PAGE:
ENGFORD MODEL "T" FORD CALLIOPE TRUCK

In the development of the American circus, the small family shows played a very significant role. Many of the performers appearing later on the larger shows began their careers here. The history of these shows can be traced to the 19th century when they traveled about on several wagons, moving very short distances between daily stands. After the First World War, a new opportunity and challenge was presented to these pioneers in the form of adapting the motor truck to their purposes. Bob Engford of Plover, Wisconsin, took his first truck show unit on tour in 1920. During the 1920’s and 1930’s he toured all of Wisconsin with a fully motorized show. The entertainment was of such merit that at fair time the whole unit could be signed as the grandstand attraction. The Model "T" Ford truck shown here, with an air calliope mounted in it, is of the 1921 period. Typically, the calliope participated in the daily street parade and, by its melodious tones, led the crowds to the show lot. Later in the day, it furnished the twilight concert on the lot as a come-on for the evening show.

This truck, which still operates under its own power, is 16 feet, 9 inches long and 9 feet high. It was presented to the Circus World Museum by the Engford family in 1965 and, after substantial restoration, now forms a part of the vast collection of over 100 circus vehicles.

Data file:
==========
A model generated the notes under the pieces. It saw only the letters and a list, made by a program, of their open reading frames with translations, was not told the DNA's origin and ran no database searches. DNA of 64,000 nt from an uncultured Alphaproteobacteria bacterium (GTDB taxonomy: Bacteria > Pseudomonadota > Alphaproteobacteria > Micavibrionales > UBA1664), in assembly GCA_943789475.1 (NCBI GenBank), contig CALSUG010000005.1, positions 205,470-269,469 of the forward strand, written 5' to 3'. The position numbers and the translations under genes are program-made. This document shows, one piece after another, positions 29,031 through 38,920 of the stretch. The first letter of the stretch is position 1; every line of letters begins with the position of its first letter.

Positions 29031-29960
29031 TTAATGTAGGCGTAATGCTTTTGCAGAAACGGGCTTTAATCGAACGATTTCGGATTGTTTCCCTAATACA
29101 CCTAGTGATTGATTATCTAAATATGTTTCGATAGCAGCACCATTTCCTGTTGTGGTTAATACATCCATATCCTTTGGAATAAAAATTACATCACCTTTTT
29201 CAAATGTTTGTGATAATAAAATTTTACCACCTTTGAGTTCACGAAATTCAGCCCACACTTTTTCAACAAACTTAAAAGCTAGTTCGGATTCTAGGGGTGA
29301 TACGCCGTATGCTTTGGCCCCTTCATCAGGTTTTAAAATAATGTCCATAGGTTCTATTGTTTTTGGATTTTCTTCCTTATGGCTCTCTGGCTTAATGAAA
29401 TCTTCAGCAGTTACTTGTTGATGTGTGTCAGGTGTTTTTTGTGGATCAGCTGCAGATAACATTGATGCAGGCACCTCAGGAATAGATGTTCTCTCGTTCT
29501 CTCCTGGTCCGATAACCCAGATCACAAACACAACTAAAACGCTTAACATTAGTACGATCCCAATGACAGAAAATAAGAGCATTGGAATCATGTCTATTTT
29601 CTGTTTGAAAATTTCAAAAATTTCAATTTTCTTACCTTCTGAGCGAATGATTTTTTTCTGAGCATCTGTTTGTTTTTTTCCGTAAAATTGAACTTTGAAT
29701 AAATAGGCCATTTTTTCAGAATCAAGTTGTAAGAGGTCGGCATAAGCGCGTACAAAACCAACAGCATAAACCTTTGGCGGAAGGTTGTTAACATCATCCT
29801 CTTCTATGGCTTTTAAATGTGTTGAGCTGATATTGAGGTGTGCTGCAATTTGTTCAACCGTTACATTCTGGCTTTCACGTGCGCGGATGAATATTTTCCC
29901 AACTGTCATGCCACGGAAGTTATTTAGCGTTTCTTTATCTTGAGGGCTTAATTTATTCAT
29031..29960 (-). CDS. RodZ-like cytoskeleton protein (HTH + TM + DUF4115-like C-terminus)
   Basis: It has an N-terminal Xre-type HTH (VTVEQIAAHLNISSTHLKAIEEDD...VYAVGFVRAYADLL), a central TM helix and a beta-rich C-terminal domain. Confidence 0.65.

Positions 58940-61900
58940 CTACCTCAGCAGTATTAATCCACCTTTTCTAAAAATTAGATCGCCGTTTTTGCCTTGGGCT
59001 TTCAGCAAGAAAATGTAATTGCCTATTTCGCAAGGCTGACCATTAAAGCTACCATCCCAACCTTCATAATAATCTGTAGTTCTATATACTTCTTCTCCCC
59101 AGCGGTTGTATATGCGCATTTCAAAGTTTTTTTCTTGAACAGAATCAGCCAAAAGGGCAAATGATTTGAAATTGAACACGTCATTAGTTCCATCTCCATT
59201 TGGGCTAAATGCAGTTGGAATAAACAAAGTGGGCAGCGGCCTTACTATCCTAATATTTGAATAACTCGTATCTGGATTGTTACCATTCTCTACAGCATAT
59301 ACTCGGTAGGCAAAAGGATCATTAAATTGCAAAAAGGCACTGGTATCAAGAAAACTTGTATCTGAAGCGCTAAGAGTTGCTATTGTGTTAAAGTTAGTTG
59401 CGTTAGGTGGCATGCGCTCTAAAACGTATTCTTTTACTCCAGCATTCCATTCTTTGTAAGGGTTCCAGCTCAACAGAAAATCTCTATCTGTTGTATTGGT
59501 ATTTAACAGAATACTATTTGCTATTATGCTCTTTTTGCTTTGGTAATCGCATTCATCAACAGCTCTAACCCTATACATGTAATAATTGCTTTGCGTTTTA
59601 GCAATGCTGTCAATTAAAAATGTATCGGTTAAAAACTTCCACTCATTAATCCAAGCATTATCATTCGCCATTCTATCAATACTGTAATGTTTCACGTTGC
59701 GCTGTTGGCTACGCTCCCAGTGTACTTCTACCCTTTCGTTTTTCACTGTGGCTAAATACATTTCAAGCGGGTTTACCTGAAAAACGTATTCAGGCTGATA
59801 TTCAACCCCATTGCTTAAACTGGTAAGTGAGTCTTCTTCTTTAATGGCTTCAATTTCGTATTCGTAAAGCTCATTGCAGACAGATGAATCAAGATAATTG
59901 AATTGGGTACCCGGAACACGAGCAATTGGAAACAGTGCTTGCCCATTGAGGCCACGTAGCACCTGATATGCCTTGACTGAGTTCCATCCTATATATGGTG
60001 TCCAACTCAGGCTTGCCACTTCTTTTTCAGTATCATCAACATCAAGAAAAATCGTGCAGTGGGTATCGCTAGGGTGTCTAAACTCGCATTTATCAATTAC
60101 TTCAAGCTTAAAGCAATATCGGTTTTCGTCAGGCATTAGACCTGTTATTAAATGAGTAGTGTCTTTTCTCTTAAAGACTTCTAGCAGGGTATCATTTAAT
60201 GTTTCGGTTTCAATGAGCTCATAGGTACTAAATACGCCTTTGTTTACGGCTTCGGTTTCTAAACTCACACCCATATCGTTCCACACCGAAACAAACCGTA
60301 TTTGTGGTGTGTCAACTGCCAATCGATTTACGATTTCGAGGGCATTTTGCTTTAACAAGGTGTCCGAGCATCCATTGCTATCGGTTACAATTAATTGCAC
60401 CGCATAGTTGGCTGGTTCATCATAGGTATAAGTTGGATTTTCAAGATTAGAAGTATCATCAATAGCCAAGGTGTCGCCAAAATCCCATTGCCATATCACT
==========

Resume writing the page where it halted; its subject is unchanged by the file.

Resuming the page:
The Museum, owned by the State Historical Society of WisconsinOpens in new page/tab, is the Circus Center of the World. Its sole purpose for existence is to collect, display and disseminate the history of circuses of the world.

The Museum, now covering 25 acres, is located in the central Wisconsin city of Baraboo, which was the home and winter quarters of Ringling Bros. Circus for 34 years. Three of the Museum’s seven buildings were originally used by Ringling Bros. and have been declared National Historic Landmarks.

The Museum’s library, workshops, display department and offices are open year-round, and from early May to mid-September the Museum is open to the touring public. Each year 250,000 "children of all ages" visit and enjoy this exciting, animated and colorful Museum that abounds with nostalgia.

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